I act as a “mediator” to assist people, sometimes along with their attorneys, to resolve disputes through mediation without going to court or trial. I serve on the Central Court Probate Mediation Panel and the U.S. Bankruptcy Court Mediation Panel.


1. What is mediation? 

Mediation is a process in which the participants design the solutions to their own dispute(s).

2. How much does it cost? 

With fees as low as $150 an hour, mediators (who sometimes work in teams), mediating disputes can cost substantially less than lawsuits, where the attorney fees may be $200 – $300 per hour for each lawyer.  Even if you have an attorney with you in the mediation, the costs of mediating can be significantly less than the cost of litigation.
3.  Why is mediation different from litigation?
In mediation the parties attack the problem, not each other.
4. What if the other party tries to force me to take an unfair compromise? 
Only you decide if you will accept a compromise in order to settle your dispute.  No one can force you to agree to anything.
5.  Don’t lawyers have to be involved to solve a legal problem? 
Not necessarily.  Of course, you may want to review any agreement with your lawyer before you sign it.
6. Who represents me in mediation? 
You may represent yourself, be represented by an attorney, or accompanied by a non-attorney.
7. What does the mediator do? 
The mediator facilitates discussion to help the parties resolve their disputes with “win-win” compromises they can both agree to, instead of “win-lose” court decisions.
8. Is the mediator a lawyer?
Some mediators are lawyers, but others come from a wide variety of occupations.
9. Is what I say in mediation going to be used against me in court? 
Your mediation session is confidential and neither you, the other party(ies), nor the mediator can testify in court about the mediation without the written permission of all of the parties.
10. Is mediation as stressful as litigation?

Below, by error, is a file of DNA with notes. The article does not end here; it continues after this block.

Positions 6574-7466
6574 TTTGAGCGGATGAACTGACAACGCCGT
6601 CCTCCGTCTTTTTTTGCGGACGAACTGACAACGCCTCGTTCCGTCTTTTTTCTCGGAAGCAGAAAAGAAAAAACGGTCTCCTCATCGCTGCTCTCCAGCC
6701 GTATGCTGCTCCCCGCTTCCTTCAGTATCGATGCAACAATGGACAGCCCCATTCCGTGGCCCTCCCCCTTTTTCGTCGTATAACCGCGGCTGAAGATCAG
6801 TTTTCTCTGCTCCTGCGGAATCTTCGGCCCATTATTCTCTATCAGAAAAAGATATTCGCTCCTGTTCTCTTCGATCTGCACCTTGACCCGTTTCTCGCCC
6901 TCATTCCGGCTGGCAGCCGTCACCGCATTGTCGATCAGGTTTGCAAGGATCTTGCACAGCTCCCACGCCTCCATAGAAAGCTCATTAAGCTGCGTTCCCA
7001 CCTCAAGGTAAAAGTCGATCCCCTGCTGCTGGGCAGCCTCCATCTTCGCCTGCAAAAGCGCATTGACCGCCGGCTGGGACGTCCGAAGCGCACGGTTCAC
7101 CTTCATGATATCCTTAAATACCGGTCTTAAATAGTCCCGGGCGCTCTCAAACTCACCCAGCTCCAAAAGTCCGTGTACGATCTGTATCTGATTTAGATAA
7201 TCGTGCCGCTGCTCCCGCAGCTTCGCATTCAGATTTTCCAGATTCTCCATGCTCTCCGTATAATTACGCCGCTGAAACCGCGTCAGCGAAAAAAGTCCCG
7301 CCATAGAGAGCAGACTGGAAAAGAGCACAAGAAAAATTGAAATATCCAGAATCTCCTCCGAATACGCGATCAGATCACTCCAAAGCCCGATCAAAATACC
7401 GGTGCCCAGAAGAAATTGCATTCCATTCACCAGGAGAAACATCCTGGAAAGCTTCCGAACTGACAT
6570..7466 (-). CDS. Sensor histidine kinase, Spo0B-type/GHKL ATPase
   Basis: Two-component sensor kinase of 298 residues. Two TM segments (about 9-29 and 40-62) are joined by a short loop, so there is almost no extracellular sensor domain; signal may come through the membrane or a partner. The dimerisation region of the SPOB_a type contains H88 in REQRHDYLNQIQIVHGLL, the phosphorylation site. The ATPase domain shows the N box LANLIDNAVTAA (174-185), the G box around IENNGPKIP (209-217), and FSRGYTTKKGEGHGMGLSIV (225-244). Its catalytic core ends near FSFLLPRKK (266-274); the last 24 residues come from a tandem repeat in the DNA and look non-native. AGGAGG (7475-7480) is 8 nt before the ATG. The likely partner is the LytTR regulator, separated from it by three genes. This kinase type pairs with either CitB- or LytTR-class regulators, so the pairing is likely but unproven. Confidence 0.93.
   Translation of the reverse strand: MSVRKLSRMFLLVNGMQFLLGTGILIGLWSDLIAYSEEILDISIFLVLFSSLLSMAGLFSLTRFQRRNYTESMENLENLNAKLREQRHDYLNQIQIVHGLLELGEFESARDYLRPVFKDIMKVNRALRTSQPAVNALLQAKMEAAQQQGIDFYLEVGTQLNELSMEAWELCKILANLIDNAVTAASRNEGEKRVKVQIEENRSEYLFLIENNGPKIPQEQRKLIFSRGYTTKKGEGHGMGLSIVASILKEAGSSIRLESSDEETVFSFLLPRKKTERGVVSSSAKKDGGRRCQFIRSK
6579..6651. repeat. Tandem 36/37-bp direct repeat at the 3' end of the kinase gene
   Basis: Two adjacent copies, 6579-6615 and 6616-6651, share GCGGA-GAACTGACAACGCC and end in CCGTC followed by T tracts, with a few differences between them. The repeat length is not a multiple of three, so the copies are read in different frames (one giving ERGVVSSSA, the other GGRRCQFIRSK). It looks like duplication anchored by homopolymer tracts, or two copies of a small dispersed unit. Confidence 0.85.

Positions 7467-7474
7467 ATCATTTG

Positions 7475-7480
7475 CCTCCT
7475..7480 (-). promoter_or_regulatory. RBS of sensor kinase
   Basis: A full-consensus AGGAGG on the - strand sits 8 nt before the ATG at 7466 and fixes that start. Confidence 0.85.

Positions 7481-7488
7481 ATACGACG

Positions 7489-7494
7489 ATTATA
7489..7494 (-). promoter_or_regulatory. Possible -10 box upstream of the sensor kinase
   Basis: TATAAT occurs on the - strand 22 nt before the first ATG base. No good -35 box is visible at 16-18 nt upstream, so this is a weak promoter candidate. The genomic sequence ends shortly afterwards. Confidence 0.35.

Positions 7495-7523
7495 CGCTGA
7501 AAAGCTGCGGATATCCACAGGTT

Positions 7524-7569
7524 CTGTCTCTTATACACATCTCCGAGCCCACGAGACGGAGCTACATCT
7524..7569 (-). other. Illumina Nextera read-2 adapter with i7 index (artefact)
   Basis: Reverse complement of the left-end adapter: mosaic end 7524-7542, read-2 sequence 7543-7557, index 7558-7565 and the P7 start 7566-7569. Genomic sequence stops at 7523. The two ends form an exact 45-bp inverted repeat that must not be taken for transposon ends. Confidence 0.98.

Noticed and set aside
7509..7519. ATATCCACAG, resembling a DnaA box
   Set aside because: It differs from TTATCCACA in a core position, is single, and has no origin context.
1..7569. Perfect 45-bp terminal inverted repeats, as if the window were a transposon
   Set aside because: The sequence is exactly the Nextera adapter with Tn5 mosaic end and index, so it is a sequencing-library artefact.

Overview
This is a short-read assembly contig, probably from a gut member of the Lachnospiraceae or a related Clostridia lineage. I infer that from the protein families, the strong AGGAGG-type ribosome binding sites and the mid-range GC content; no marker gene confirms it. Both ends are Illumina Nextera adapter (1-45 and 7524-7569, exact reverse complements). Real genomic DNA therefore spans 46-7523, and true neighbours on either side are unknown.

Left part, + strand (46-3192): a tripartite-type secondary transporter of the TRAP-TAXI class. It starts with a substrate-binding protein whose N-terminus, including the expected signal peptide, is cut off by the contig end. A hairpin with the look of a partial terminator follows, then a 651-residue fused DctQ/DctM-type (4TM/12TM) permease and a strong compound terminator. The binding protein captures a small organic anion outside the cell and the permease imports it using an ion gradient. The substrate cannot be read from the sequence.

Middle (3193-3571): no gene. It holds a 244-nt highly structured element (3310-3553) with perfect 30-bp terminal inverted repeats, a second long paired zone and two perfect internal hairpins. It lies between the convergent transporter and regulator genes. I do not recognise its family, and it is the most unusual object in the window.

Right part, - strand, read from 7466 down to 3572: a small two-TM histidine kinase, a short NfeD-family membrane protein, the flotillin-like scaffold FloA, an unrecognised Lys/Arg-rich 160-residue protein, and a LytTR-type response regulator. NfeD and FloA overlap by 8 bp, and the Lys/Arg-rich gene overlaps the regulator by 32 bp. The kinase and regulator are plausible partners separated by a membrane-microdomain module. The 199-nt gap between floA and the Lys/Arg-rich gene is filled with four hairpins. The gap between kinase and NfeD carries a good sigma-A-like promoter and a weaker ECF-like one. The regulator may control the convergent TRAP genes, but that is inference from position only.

No.  Because you control the process and design the solution, mediation is less stressful than litigation.

11. Is the mediation agreement enforceable in court? 

Whether the agreement is a binding contract or a good faith statement of principles is up to the participants.
12. What rules do I have to follow in mediation?
There are no set rules – the participants can write their own rules if they don’t like those suggested by the mediator.
13. What if I decide that mediation won’t solve my dispute? 
You are always free to discontinue the mediation.
14. What kinds of disputes can be resolved through mediation?
Mediation can be used to solve a wide range of disputes, such as lawsuits, divorce and child custody,  landlord/tenant, workplace disputes and neighborhood problems.
15. How can I get in touch with a mediator?
Call or write Brian Sheppard at 10875 Ventura Blvd., Suite 109, Encino, CA 91316.  Tel: (818) 342-5799.  Fax: (818) 342-2470.  Brian Sheppard has been working with Seniors since 1990 and has been trained in mediation by the Los Angeles County Bar Association and Dispute Resolution Services.  He currently serves on the U.S. Bankruptcy Panel and the Los Angeles Count Superior Court Probate Mediation Panel.  You can find him at, LinkedIn, Facebook and AVVO.


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